Battling at the Atlantic Wall in Beach Invasion 1944

Beach Invasion 1944
Reviewed On
Steam (PC)
Available For

I play a lot of World War II games, with the most recent one being Company of Heroes 3. So, I was intrigued when looking at the graphics and screenshots for Beach Invasion 1944, which look very much like real footage from the D-Day invasion, or at least scenes from the Saving Private Ryan movie. That is because unlike most World War II video games that cover wide swaths of battles from different theaters, Beach Invasion 1944 sets players on one of the invasion beaches the Allies targeted on D-Day as the first step to breaching the Atlantic Wall and beginning the conquest of occupied Europe. But instead of being the allied invaders, players in Beach Invasion 1944 are tasked to defend the beaches from waves of allied troops.

I have to admit that at first, I was a little bit taken aback at playing the German side of that battle. It felt a little bit odd not to be playing as the Allies in a World War II video game. But it was interesting seeing that historic beach invasion from the other side. One probably thinks that the Germans had it easy inside their defenses, calmly shooting allied troops down on the beach. And to be sure, they did have a lot of advantages. But seeing a huge invasion force sailing in supported by aircraft, naval ships, tanks and waves of troops while alarm sirens blare in the background is a little bit terrifying. And the Germans ultimately lost that battle, so it was a bit more evenly matched than one might initially think.

As I mentioned before, the graphics for Beach Invasion 1944 are impressive, and what first drew me to the title in the first place. Granted, you are only looking out over a small stretch of beach for the entire game, but what they have rendered out there looks pretty realistic. When the allied soldiers, vehicles and other equipment start rolling up the beach, it looks very much like it probably did to German defenders trying to hold them back.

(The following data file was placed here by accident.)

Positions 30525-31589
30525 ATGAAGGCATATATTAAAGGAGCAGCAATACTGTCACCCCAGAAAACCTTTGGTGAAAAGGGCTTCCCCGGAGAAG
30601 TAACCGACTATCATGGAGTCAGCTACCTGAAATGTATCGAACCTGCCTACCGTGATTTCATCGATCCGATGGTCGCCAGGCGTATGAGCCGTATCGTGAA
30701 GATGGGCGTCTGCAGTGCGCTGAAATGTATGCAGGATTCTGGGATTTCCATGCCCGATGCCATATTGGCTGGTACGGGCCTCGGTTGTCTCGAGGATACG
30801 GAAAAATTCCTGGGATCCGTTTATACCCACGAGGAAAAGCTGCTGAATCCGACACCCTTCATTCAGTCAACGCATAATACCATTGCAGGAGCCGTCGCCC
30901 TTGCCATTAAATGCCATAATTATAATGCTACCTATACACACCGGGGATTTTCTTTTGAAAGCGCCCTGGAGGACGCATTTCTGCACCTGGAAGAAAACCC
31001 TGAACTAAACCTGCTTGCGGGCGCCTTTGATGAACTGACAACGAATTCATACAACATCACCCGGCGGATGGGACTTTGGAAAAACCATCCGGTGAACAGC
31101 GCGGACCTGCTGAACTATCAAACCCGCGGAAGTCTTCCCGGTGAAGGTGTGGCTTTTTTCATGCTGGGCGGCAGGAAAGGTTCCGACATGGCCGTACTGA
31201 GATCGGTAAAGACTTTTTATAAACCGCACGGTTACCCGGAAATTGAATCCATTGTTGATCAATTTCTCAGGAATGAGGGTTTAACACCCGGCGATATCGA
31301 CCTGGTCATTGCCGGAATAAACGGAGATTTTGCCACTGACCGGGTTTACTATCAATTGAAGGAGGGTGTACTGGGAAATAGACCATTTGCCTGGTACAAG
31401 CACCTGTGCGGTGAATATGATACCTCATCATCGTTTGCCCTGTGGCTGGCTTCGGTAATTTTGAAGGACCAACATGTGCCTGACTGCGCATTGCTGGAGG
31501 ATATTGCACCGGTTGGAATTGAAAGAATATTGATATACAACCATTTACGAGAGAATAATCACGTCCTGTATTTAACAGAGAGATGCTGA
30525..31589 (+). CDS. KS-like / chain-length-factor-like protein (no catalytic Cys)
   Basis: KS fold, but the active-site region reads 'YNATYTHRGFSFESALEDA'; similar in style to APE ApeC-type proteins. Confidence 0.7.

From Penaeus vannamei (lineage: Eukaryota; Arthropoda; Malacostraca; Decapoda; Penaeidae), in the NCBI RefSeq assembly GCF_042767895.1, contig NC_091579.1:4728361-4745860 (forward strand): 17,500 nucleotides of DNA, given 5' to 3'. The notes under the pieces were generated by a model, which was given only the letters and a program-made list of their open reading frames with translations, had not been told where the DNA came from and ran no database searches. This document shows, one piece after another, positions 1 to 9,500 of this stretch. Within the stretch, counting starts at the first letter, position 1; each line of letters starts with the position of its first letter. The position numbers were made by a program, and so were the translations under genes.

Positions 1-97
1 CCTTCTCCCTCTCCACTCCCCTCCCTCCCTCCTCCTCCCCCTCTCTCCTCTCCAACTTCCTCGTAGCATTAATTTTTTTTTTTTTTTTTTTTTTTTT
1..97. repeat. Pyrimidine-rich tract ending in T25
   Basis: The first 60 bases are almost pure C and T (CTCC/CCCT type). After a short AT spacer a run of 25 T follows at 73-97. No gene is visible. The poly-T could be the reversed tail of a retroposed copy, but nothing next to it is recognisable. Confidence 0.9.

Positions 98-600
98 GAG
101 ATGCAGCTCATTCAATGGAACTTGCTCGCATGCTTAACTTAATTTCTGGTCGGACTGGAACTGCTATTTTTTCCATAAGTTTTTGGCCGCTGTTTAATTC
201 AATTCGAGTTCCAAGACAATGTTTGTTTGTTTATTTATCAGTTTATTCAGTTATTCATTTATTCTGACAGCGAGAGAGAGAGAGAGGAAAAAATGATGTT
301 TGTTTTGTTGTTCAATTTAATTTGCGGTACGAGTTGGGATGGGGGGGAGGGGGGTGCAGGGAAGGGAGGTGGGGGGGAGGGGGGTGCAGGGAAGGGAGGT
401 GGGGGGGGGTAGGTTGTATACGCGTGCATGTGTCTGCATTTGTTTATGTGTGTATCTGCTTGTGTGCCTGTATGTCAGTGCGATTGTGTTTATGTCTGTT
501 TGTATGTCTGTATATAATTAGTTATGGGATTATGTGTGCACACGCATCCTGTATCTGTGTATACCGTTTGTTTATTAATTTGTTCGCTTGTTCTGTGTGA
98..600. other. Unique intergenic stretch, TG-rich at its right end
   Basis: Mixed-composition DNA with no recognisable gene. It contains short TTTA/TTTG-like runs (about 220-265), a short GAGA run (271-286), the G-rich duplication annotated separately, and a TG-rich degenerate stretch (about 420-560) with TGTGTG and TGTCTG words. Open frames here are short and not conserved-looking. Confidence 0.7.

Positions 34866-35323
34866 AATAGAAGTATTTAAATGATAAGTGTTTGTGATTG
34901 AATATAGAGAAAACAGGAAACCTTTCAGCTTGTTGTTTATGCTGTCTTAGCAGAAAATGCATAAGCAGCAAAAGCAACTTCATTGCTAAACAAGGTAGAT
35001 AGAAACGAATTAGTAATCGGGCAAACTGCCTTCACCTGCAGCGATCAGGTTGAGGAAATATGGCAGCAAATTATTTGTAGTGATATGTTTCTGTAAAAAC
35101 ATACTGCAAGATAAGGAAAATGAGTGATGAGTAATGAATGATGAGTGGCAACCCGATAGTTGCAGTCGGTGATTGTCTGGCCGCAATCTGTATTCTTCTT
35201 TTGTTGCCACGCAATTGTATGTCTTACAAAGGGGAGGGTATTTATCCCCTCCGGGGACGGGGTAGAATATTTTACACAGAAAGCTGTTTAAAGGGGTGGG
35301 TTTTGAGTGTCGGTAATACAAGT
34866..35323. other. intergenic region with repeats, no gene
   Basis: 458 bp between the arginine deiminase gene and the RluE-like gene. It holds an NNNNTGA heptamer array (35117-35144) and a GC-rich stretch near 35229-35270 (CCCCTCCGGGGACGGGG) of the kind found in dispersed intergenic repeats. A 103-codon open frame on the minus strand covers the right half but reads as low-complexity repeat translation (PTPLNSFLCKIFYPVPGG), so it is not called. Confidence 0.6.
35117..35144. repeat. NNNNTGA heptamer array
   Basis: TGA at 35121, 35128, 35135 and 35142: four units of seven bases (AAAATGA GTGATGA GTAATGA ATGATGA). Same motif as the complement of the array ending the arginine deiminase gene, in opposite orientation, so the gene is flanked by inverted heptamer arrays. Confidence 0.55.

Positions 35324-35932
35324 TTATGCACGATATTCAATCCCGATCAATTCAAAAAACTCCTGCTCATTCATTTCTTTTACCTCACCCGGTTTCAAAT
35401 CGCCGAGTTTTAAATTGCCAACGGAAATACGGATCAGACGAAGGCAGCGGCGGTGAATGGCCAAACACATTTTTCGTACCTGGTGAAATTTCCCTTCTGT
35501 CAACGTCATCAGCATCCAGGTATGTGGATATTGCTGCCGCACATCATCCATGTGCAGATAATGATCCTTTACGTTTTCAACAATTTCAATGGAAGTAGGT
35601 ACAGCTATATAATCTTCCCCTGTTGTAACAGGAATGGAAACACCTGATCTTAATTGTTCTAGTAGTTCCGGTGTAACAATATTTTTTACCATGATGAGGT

Of course, Beach Invasion 1944 is a game, so certain elements of realism have been truncated for the sake of gameplay. At first, players only have access to two old MG-08 machine guns to defend the beach. The MG-08s were World War I guns which the Germans still used in World War II to some extent, but mostly only in fixed fortifications, like the Atlantic Wall defenses. It’s a relatively slow firing machine gun, and prone to overheating. At first, I just held down the trigger because I was pretty scared, but then my guns would overheat and take forever to cool down, so I learned to fire in short and controlled bursts for maximum effectiveness.

Your two starting guns are positioned at opposite sides of the beach and players are free to swap between them by either rolling the mouse wheel or selecting the number from one to nine that corresponds to the gun position they want to jump over to. You can pretty much see the entire beach from every position, so if you have the left side pretty well cleaned up, but see lots of troops coming up the other side, you will need to shift positions and start shooting from over on the right. There are AI German solders with you who will occasionally shoot as well, and they do help out some, but players will have to rack up most of the kills themselves.

Each level or wave has a certain number of troops that need to be eliminated in order to pass it. Early waves might only have 30 opponents, while later ones can have hundreds. Later waves also have different effects, like stormy weather or nighttime operations, which brings new challenges for defenders. However, the second you are able to eliminate the required number of enemy troops in a level, the wave ends and the game pauses and resets. You can use the downtime to unlock more weapons and repair damaged ones, which can be knocked out of action by allied troops until fixed back up between levels.